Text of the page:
The recent wet weather has turned fields across the UK into mud baths and made life very tough for horse owners - and we’re still only on the cusp of winter! If you’re protecting your grassland by restricting the amount of time horses spend out in their field, then it’s possible that you might hear them cough in the weeks ahead. Haygain take a look at why horses may cough more in the winter and how you can ensure your horse stays healthy and well during the colder months of the year. After all, winter already presents a lot of challenges for horse owners without having the worry of a respiratory disease or allergy too.
What can cause a horse to cough?
It’s important to note that healthy horses should rarely cough at all, so if you hear your horse cough then it’s worth paying attention to it. There are several causes of coughing in horses including Inflammatory Airway Disease (IAD), allergic respiratory disease and viral or bacterial respiratory tract infections, and if you think your horse has a respiratory condition that is affecting its health you must call your vet. But aside from a horse picking up an infection from a fellow equine in the field or out at a competition, what can cause issues such as IAD and allergic reactions?
Horses thrive in the open air, with adequate shelter, plentiful fresh air and natural grazing. Sadly, our climate means that horses often need to be stabled in the winter to preserve fields and ensure that those who to be clipped for work stay warm and dry. More time in the stable means more time exposed to some of the most common causes of respiratory disease and discomfort including:
• Stable dust from bedding, such as straw and non-dust-extracted shavings.
• Dust, harmful bacteria and spores from dried forage such as hay or haylage.
• Ammonia from the build-up of urea and other stable waste under rubber matting and deep litter beds.
• A lack of proper ventilation for stabled horses, particularly those kept in American-style indoor barns.
What can horse owners do to help prevent respiratory disease and allergies?
As stable dust and ammonia are leading factors in equine respiratory health, ensuring the horse has as much time as possible spent out at grass is key. In the winter if grass turnout is limited, investigate turning them out in an indoor or outdoor school or lunge pen when it’s not being used for work. You can also take steps to ensure that when a horse is stabled, it’s exposure to dust is limited. Ensure you choose dust-extracted bedding and avoid straw unless it’s absolutely necessary.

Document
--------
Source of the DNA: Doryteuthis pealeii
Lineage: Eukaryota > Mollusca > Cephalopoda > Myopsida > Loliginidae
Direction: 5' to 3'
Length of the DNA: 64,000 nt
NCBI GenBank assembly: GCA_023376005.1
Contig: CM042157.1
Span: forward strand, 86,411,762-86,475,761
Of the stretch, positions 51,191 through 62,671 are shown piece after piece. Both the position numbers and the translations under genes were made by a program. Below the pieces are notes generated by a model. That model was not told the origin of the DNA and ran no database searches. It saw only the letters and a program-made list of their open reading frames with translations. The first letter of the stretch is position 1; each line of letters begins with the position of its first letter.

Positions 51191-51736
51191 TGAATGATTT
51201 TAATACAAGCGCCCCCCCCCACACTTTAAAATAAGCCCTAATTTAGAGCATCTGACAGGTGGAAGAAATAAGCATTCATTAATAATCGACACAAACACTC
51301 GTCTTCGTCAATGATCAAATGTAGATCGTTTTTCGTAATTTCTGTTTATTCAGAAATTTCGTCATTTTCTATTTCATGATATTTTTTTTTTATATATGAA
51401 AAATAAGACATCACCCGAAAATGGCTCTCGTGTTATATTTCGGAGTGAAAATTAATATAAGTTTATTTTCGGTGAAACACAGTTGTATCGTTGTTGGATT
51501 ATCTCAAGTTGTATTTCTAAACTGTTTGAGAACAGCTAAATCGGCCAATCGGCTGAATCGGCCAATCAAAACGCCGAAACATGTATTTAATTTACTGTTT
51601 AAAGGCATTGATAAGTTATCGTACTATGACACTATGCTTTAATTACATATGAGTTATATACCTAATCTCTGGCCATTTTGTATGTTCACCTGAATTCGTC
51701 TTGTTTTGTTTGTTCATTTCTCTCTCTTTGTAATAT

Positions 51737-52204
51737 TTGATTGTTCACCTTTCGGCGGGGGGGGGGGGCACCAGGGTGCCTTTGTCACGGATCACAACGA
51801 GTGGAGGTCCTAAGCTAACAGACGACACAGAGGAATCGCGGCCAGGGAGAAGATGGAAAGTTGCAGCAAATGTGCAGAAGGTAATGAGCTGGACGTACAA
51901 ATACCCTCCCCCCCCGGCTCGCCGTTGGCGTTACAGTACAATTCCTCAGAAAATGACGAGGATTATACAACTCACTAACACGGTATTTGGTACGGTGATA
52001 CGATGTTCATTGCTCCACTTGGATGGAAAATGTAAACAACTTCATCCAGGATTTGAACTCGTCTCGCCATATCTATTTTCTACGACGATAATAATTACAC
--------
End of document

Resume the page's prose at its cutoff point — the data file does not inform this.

Limited turnout also means horses will be fed more dried forage in the winter months, so instead of spending hours with their head down eating grass, they have their nose stuffed in a dusty hay net. To make it safer for horses to be around, hay can be steamed in the Haygain Steamer, which will remove 99% of respirable dust as well as dramatically reducing the levels of bacteria and spores present. Steaming also has the added benefit of making hay more palatable to horses and keeping them better hydrated.
As we’ve already mentioned, winter is a tough time for horse owners and traditionally some people would deep litter their beds until spring. That means leaving the wet bedding to form a base layer, picking out droppings and adding more bedding on top. We now know that the build-up of waste products in the bottom layer of a bed results ammonia being released, which irritates both equine and human lungs and eyes. The invention of stable matting to reduce the amount of bedding needed and therefore the time spent mucking out was designed to help combat this, but the gaps between mats themselves and the wall allows urea to breakdown and ammonia to still be released. ComfortStall from Haygain is an innovative cushioned and fully sealed flooring system that eliminates those gaps so that there’s nowhere for ammonia to be produced. Its clever foam core means that very little bedding is needed, reducing stable dust even further and saving you money and time.